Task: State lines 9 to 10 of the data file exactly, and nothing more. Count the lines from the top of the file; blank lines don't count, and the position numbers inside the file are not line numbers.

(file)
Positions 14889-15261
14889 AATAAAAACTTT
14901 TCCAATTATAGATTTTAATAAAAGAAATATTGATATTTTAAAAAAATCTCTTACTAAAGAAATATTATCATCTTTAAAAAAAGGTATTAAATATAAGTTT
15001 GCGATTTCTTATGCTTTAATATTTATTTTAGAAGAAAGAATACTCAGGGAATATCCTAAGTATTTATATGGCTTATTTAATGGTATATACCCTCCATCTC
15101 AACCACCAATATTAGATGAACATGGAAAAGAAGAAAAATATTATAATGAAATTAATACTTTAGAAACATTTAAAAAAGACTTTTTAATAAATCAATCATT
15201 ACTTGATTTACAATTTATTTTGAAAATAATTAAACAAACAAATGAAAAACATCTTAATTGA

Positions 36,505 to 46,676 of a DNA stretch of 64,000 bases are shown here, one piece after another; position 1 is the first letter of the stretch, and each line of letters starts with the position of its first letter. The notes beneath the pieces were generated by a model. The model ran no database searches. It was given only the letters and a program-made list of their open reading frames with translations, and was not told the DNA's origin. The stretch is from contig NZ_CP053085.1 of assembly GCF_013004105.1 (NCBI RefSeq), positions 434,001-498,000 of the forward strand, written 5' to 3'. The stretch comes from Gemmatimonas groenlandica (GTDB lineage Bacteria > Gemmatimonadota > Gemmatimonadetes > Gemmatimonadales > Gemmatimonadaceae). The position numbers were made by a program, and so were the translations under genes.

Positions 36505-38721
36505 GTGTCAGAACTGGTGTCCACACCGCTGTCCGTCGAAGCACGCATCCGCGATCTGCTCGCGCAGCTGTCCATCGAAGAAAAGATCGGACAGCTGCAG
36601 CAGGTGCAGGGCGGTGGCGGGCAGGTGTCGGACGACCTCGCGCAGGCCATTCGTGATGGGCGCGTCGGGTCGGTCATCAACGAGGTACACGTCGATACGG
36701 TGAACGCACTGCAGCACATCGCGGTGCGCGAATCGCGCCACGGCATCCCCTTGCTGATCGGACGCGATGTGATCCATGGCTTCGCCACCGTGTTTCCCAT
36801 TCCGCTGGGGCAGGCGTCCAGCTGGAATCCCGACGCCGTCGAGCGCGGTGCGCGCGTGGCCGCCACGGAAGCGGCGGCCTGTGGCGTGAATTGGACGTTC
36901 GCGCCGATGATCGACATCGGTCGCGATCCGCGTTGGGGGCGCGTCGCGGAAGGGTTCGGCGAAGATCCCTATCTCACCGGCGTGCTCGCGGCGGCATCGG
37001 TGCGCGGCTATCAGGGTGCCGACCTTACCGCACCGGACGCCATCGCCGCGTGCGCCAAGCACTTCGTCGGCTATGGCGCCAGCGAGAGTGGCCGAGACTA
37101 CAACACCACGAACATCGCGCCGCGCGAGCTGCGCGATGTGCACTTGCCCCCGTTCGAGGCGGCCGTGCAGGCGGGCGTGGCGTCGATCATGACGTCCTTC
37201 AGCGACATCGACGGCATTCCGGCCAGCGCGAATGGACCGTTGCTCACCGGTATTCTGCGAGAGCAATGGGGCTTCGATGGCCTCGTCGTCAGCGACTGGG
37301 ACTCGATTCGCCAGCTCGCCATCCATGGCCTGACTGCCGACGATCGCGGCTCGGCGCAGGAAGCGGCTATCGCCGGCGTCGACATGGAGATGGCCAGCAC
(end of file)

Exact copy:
36505 GTGTCAGAACTGGTGTCCACACCGCTGTCCGTCGAAGCACGCATCCGCGATCTGCTCGCGCAGCTGTCCATCGAAGAAAAGATCGGACAGCTGCAG
36601 CAGGTGCAGGGCGGTGGCGGGCAGGTGTCGGACGACCTCGCGCAGGCCATTCGTGATGGGCGCGTCGGGTCGGTCATCAACGAGGTACACGTCGATACGG